On Feb. 13, I was in the audience at the Paramount Theatre in Oakland for Merle Haggard’s final public performance.

On stage that night, Merle’s son, Ben, his lead guitarist, and the rest of the band seemed watchful, playing longer at times to allow more space between songs. Merle even picked up a violin and played, and he seemed to delight in it. He spoke about his double pneumonia in a matter-of-fact way, explaining why he sometimes had trouble catching his breath. But even with the acknowledgment of his illness, I never thought it would be the last time I’d see Merle in concert.

He was upbeat despite his apparent weakness, and I thought he’d go home and recover and get back on his bus in the spring, or maybe head out with Willie in the summer, and I would be in the audience again.

The Paramount is a beautiful historic art deco theater, built in the 1930s. It was filled to capacity that night, and seemed to include a whole new generation of Haggard fans alongside the old. People waited in the alleyway to greet Merle when he stepped off his bus, and Merle’s son, Noel, opened the show. When Merle took the stage, he brought with him a presence and a style that, like the theater we sat in, was from a different era.

What I’ll remember the most from this last show is Merle singing “If I Could Only Fly.” The audience and the band were quiet, and the focus was on the words, and the way Merle delivered them. The lyrics, by Texas songwriter Blaze Foley, are full of longing and hope, and Merle sang them in a way that was, paradoxically, both sorrowful and uplifting. It reminded me of something I read about Merle awhile back, about how he sought to capture the melancholy and joy — both in life and in song.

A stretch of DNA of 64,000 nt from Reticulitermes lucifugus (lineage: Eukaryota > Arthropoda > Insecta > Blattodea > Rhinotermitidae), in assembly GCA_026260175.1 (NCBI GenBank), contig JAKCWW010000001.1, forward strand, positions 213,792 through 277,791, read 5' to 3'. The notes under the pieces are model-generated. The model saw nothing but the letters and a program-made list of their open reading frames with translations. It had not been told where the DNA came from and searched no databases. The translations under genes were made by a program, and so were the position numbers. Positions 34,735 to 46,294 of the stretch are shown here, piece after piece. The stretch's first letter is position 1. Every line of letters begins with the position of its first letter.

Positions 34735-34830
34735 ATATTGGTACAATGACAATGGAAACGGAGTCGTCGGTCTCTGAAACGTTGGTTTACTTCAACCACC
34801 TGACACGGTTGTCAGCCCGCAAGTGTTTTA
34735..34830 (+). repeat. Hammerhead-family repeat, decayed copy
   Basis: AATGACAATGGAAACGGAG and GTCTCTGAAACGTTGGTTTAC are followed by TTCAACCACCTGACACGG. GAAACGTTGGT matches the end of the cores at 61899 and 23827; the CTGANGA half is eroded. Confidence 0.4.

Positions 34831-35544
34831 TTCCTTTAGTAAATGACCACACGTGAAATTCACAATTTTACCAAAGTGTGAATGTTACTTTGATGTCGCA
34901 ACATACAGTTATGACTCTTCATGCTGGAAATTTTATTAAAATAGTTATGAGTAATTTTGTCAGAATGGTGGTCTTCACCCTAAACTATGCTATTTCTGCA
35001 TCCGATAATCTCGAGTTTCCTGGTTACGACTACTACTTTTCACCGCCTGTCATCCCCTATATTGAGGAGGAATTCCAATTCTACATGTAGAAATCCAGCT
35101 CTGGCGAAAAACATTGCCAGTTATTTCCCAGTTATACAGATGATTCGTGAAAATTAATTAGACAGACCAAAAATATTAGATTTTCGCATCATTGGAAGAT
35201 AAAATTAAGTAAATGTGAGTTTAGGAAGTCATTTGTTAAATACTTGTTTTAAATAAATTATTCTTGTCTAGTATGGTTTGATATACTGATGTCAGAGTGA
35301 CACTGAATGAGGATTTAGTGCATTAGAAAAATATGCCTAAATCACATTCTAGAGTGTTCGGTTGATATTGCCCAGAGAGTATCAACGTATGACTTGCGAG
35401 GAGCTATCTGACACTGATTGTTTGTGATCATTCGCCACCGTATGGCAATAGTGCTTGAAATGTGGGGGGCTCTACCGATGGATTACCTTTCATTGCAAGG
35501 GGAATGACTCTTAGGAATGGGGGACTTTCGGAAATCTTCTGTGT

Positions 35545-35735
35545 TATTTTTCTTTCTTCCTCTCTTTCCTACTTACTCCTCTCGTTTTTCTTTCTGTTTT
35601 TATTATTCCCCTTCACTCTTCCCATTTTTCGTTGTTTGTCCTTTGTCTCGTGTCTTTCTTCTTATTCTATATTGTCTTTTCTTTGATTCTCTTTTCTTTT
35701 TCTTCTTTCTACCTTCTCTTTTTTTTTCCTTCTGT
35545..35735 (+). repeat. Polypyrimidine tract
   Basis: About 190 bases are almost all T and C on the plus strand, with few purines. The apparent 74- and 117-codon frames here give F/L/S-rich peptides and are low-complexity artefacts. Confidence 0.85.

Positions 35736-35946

I will also remember Merle’s interactions on stage with his son Ben, an effortless young guitar player. One of the most touching things about seeing Merle perform in his later years was witnessing the bond between him and Ben, and Merle’s obvious pride watching Ben play beside him. During Ben’s guitar solo that night, Merle faced him and became immersed in his playing, turning to the audience only when the solo was over, a way of both honoring Ben and watching the show he most wanted to see.

As most Haggard fans know, certain things were a constant in his show, and it was no different that night. When he sang “Okie from Muskogee,” you could tell he got a kick out of singing old phrases like “pitchin’ woo” and mentioning the “hippies out in San Francisco” in a Bay Area venue. When he said, “I’d like to introduce my band, the Strangers,” the band all shook hands with each other. When he removed his hat at the end the show, he humbly acknowledged the audience that was on its feet.

I’m a Bakersfield native and I’ve seen Merle many times over the years, and each time, it was like being back home. He sang about the places I knew, the scenery I grew up with; his voice was the one I heard at backyard barbecues, in the parking lot of high school football games, from the open window of a passing car. His lyrics are spare and direct, poetic and romantic, and there is a strong emphasis on love — love of home and family, love of the land, and love of God.

The book “Merle Haggard, Poet of the Common Man: The Lyrics,” includes the lyrics to all of his songs. As the title suggests, it is a book of poetry, beautiful and accessible. Last week, I came across the lyrics to “When My Last Song is Sung.”

“When my last song is sung

And my life’s work is done

And my old faithful guitar loses tone

You won’t find me troubled then

Wishin’ I could sing again

When my last song is sung I’ll be gone”

When Merle left the stage that night, I don’t know if he knew he’d sung his last song, but either way, it seems, he was complete.

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